[Haskell-cafe] GHC.Ptr, Foreign.Storable, Data.Storable.Endian, looking for good examples of usage

John Lato jwlato at gmail.com
Mon Jan 10 17:18:05 CET 2011

On Mon, Jan 10, 2011 at 3:45 PM, Aaron Gray <aaronngray.lists at gmail.com>wrote:

> On 10 January 2011 13:49, John Lato <jwlato at gmail.com> wrote:
>> From: Aaron Gray <aaronngray.lists at gmail.com>
>>> On 9 January 2011 21:30, Henning Thielemann
>>> <lemming at henning-thielemann.de>wrote:
>>> >
>>> > On Sun, 9 Jan 2011, Aaron Gray wrote:
>>> >
>>> >  I am trying to work out how to use GHC.Ptr, Foreign.Storable,
>>> >> Data.Storable.Endian, and
>>> >> am looking for good examples of usage.
>>> >>
>>> >
>>> > What do you intend to do with them?
>>> >
>>> >
>>> An (ABC) ActionScript Byte Code backend for Haskell.
>>> Basically I need to write little-endian binary to a file, and was
>>> wondering
>>> the best way to do this; I need various types including a 24bit type.
>> You could use my "word24" package[1] (GHC only) to provide non-aligned
>> 24-bit word and int types with Storable instances.  You should be able to
>> write a binary instance (or whatever blaze-builder needs) fairly simply from
>> this.  Little-endian only ATM, but BE could be added if necessary.
>> John Lato
>> [1] http://hackage.haskell.org/package/word24
> This is interesting, what does the following line do :-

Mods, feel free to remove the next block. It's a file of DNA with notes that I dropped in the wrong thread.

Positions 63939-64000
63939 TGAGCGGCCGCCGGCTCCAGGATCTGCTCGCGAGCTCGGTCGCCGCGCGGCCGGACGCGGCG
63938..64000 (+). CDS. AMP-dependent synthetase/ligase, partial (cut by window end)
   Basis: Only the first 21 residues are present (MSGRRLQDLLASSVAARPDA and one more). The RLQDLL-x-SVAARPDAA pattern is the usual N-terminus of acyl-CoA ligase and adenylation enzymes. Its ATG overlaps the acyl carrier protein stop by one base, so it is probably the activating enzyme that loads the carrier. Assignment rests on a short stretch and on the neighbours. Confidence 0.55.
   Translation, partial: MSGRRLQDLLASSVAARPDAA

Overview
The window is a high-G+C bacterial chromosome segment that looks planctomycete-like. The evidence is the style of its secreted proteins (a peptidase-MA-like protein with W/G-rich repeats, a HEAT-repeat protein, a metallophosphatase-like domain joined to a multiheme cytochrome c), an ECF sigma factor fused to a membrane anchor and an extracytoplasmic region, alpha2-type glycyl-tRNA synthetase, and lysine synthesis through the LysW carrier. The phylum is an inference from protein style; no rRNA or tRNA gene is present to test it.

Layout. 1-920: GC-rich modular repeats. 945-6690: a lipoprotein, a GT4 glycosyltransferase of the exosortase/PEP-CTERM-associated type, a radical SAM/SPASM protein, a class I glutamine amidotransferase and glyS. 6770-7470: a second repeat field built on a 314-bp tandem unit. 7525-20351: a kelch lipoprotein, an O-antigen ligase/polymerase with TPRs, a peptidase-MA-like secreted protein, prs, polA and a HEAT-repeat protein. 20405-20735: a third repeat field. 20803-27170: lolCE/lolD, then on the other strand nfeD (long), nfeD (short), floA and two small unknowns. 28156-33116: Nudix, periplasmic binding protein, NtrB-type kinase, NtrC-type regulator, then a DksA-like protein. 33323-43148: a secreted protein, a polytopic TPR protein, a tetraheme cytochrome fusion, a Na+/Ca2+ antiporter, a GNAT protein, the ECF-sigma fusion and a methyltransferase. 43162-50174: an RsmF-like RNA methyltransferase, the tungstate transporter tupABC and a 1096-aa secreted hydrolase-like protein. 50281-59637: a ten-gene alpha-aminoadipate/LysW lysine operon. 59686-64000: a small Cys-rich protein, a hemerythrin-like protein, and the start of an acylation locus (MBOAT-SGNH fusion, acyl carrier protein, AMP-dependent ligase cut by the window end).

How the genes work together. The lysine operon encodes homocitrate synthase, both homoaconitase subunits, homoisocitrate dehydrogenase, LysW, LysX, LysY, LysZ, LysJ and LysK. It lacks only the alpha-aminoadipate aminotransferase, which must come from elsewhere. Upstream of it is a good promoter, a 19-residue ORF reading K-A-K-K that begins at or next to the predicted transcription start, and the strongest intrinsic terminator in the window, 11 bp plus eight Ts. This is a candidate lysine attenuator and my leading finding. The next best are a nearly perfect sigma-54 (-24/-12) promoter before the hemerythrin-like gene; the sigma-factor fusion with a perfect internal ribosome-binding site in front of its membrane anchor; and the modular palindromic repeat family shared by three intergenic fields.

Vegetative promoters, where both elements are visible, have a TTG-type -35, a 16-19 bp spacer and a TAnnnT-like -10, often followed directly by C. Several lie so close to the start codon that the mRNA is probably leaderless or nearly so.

>     data Int24 = I24# Int# deriving (Eq, Ord)
> regarding the I24# and Int#, are these inbuilt ?

The Int# is built-in to GHC; it's an unboxed Int type (C long int, see
). I24# is not built-in; it's just a normal constructor. Although it has a
hash suffix, that's just a convention (as documented under the MagicHash
pages); it behaves exactly like any other constructor.

This means that an Int24 works just like an Int, Int16, etc. It can be lazy,
but will also be unboxed by GHC when appropriate. Arithmetic on the unboxed
type will result in machine ops. This isn't strictly necessary; Int24 could
be nearly equivalently defined as

data Int24 = Int24 {-# UNPACK #-} !Int32

but using unboxed types is perhaps more efficient. The UNPACK pragma wasn't
available when I wrote Int24, which is why I did it this way. I may revisit
this decision in the future; unboxed types are tied closely to GHC, and the
UNPACK/strict combination would be more portable and easier to maintain.

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